Devoted to the Propagation and Defense of New Testament Christianity
February 15, 1951

A Reply To Brother Tallman

George W. Dehoff

Three short paragraphs from me really brought a lengthy article and, frankly, I have read it carefully several times without being able to find out what it is about! First of all, it should be noted that my article did not take any position on whether or not human institutions should be put into the budget of the church (or, indeed, whether they should exist at all or be supported at all). It called attention to the fact that one argument now being made in favor of such support is a specious and false argument. The argument being made is as follows:

"One is a member of the church twenty-four hours per day. Whatever the individual does, the church is doing it. If the church may not do it, the individual may not do it."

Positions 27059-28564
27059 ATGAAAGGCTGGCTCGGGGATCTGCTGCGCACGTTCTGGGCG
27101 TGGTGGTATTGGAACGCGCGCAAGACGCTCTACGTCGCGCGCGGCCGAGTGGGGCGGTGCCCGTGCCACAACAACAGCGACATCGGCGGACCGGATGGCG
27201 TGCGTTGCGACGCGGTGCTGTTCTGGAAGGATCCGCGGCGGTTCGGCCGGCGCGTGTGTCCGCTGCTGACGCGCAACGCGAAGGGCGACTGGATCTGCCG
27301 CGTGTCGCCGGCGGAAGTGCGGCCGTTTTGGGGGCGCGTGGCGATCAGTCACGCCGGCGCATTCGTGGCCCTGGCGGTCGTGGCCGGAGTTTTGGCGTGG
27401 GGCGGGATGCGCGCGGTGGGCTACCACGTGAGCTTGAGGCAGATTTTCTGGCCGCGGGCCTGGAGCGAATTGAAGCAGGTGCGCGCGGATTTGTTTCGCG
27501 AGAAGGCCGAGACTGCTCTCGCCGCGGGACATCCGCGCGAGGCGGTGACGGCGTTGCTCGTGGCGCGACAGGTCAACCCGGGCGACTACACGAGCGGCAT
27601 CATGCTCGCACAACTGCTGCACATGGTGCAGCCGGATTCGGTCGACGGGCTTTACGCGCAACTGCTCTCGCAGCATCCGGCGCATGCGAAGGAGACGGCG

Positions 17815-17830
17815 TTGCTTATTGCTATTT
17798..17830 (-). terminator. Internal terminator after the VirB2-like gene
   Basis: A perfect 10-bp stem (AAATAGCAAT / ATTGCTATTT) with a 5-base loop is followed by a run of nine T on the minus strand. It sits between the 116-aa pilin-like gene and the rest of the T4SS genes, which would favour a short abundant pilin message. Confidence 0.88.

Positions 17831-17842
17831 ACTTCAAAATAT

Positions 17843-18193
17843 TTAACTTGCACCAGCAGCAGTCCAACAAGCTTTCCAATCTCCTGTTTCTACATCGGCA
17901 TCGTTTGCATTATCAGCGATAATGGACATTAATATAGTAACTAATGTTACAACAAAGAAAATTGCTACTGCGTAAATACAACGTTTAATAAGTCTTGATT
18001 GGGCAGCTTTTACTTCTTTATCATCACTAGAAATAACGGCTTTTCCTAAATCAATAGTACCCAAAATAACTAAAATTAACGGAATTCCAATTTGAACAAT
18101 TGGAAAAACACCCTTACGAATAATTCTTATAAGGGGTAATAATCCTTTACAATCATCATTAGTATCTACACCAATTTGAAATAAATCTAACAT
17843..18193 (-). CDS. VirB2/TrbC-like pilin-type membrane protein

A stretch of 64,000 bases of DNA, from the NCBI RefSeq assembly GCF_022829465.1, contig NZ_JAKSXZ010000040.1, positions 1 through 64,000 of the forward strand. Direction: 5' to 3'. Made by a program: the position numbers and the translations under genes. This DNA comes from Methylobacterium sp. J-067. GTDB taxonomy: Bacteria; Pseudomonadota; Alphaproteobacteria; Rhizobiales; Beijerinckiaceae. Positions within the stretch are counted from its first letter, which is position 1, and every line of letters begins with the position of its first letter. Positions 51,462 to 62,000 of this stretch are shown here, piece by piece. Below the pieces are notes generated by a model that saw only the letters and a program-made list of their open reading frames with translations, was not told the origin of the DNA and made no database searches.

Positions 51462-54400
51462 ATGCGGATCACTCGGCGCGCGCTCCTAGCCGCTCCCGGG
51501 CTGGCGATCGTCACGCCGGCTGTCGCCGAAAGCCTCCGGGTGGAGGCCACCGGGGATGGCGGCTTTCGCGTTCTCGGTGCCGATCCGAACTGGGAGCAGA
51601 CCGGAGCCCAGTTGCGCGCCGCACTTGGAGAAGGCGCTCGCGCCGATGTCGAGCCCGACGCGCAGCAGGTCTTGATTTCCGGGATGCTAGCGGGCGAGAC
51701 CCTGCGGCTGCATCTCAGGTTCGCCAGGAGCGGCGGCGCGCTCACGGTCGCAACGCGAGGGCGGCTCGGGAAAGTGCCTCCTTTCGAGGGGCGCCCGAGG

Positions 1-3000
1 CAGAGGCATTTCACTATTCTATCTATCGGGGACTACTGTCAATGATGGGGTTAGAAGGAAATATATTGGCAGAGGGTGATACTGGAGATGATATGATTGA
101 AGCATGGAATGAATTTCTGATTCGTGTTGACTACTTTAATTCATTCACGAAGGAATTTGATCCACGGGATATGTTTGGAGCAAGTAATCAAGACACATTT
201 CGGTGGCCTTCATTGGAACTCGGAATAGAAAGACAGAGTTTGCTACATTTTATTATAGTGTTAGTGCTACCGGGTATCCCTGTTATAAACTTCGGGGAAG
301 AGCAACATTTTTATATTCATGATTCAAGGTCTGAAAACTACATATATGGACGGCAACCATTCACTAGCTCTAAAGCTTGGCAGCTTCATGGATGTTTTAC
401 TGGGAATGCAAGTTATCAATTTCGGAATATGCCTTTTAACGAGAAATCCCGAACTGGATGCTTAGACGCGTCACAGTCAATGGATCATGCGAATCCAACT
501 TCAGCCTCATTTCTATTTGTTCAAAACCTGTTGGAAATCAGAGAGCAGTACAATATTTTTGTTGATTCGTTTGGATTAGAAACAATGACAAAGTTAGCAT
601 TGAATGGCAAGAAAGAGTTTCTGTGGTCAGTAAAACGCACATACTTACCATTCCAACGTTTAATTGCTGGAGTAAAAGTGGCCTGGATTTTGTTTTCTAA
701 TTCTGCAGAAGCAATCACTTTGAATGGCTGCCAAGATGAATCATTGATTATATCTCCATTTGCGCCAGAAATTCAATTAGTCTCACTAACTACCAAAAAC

The above reasoning is false. The individual may do things which the church may not. Brother Tallman states "he confuses the issue by mixing a singular and a plural concept, and then comparing them as if they were both singular or both plural." Talk about singular and plural! His whole article is devoted to providing that an individual is the church or, at least, if an individual member of the church acts that the church is, therefore, acting. The conclusion of his reasoning would be that there is no such thing as an individual or an individual action.

An individual may love his wife (Eph. 5:25) but the church may not do so.

An individual may tell his brother his fault between the two of them but may not tell it to the church except under certain circumstances. (Matt. 18:16-17) Will someone kindly tell me if "whatever an individual does the church is doing it" how the offended brother could tell the brother his fault and later tell it to the church? Would he be the church when he told the brother the fault in the first place? When he told it to the church, would he merely tell it to himself or is there a difference between the brethren—individually or both of them—and the whole church?